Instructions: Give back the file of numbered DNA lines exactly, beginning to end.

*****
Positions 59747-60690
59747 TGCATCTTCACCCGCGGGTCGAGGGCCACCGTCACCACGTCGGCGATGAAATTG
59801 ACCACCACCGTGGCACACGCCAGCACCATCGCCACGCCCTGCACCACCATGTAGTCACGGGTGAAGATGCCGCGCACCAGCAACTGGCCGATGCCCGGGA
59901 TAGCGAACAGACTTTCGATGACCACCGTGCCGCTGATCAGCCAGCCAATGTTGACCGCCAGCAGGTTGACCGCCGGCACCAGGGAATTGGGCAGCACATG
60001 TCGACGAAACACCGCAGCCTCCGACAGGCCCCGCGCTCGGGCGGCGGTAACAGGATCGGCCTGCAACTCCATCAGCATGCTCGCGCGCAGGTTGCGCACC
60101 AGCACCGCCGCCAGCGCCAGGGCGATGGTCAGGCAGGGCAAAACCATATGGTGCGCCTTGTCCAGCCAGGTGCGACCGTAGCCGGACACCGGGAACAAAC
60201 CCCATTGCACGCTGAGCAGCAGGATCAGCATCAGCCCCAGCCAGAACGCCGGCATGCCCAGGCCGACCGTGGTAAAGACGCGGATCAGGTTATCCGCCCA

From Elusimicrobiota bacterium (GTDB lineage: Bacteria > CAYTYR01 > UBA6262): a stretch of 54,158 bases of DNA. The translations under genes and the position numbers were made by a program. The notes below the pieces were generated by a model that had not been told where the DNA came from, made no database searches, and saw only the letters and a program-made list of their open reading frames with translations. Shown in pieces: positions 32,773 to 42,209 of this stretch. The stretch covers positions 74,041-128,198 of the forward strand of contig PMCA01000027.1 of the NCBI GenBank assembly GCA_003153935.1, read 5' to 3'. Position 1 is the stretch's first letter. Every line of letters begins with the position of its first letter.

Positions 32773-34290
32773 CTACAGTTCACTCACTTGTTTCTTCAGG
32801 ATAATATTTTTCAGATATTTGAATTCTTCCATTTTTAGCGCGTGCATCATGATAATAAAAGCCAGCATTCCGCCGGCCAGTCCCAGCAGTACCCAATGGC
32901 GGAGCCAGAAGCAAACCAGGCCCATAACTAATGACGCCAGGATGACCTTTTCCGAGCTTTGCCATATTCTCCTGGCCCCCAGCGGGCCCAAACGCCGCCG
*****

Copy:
Positions 59747-60690
59747 TGCATCTTCACCCGCGGGTCGAGGGCCACCGTCACCACGTCGGCGATGAAATTG
59801 ACCACCACCGTGGCACACGCCAGCACCATCGCCACGCCCTGCACCACCATGTAGTCACGGGTGAAGATGCCGCGCACCAGCAACTGGCCGATGCCCGGGA
59901 TAGCGAACAGACTTTCGATGACCACCGTGCCGCTGATCAGCCAGCCAATGTTGACCGCCAGCAGGTTGACCGCCGGCACCAGGGAATTGGGCAGCACATG
60001 TCGACGAAACACCGCAGCCTCCGACAGGCCCCGCGCTCGGGCGGCGGTAACAGGATCGGCCTGCAACTCCATCAGCATGCTCGCGCGCAGGTTGCGCACC
60101 AGCACCGCCGCCAGCGCCAGGGCGATGGTCAGGCAGGGCAAAACCATATGGTGCGCCTTGTCCAGCCAGGTGCGACCGTAGCCGGACACCGGGAACAAAC
60201 CCCATTGCACGCTGAGCAGCAGGATCAGCATCAGCCCCAGCCAGAACGCCGGCATGCCCAGGCCGACCGTGGTAAAGACGCGGATCAGGTTATCCGCCCA

From Elusimicrobiota bacterium (GTDB lineage: Bacteria > CAYTYR01 > UBA6262): a stretch of 54,158 bases of DNA. The translations under genes and the position numbers were made by a program. The notes below the pieces were generated by a model that had not been told where the DNA came from, made no database searches, and saw only the letters and a program-made list of their open reading frames with translations. Shown in pieces: positions 32,773 to 42,209 of this stretch. The stretch covers positions 74,041-128,198 of the forward strand of contig PMCA01000027.1 of the NCBI GenBank assembly GCA_003153935.1, read 5' to 3'. Position 1 is the stretch's first letter. Every line of letters begins with the position of its first letter.

Positions 32773-34290
32773 CTACAGTTCACTCACTTGTTTCTTCAGG
32801 ATAATATTTTTCAGATATTTGAATTCTTCCATTTTTAGCGCGTGCATCATGATAATAAAAGCCAGCATTCCGCCGGCCAGTCCCAGCAGTACCCAATGGC
32901 GGAGCCAGAAGCAAACCAGGCCCATAACTAATGACGCCAGGATGACCTTTTCCGAGCTTTGCCATATTCTCCTGGCCCCCAGCGGGCCCAAACGCCGCCG